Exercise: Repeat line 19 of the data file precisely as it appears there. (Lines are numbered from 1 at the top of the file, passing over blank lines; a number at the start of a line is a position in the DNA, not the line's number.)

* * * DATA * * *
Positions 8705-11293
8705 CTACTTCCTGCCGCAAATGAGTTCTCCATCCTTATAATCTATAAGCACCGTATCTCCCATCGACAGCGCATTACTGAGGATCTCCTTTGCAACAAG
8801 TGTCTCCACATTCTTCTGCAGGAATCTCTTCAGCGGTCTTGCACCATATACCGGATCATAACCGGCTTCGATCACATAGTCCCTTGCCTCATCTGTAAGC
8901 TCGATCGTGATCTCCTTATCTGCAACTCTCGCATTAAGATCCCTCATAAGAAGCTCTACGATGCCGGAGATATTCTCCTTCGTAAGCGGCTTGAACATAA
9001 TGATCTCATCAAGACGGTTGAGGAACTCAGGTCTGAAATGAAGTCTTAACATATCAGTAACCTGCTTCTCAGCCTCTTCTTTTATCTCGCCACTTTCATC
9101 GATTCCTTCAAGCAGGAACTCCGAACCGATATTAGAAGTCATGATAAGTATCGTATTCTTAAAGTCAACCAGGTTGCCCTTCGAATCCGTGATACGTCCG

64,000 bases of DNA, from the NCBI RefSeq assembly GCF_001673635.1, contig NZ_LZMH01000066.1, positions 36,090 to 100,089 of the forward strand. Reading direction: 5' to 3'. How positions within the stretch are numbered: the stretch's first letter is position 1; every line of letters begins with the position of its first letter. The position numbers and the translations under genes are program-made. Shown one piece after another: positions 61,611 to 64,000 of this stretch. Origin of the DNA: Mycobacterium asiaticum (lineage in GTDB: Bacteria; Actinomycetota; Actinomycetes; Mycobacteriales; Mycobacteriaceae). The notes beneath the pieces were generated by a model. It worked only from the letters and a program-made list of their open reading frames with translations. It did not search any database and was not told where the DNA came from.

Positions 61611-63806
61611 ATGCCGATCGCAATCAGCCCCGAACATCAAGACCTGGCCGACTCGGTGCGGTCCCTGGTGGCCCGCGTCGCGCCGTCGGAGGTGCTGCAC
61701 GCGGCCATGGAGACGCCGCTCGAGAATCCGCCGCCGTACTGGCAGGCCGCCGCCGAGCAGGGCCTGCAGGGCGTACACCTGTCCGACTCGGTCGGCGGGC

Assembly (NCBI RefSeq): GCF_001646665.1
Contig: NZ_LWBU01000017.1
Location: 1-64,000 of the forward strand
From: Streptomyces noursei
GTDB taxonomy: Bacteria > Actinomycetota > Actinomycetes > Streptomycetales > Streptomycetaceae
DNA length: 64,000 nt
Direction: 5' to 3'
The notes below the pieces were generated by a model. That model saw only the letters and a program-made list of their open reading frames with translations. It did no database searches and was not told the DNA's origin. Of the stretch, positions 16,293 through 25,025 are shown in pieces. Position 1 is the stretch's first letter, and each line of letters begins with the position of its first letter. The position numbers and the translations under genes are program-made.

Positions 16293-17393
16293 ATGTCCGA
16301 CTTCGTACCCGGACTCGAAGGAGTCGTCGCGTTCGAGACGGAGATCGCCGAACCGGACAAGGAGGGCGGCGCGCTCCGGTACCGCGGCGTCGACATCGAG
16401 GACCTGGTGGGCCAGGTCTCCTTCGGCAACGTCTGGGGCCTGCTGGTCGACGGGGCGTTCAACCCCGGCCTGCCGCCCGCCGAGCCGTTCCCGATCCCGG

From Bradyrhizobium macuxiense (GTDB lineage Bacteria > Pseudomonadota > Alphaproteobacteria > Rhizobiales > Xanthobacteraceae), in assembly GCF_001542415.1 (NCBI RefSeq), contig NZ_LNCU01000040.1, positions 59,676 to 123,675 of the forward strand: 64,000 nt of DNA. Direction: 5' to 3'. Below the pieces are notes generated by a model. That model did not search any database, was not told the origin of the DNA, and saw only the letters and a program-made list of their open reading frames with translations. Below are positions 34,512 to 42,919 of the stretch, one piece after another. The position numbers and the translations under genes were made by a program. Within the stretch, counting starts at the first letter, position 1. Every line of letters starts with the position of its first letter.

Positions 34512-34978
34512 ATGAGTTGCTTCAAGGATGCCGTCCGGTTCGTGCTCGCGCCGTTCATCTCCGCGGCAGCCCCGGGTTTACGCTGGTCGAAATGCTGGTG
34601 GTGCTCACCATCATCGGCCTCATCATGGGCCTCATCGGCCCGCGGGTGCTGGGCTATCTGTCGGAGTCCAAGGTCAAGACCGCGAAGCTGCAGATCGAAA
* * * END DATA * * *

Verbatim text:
Positions 16293-17393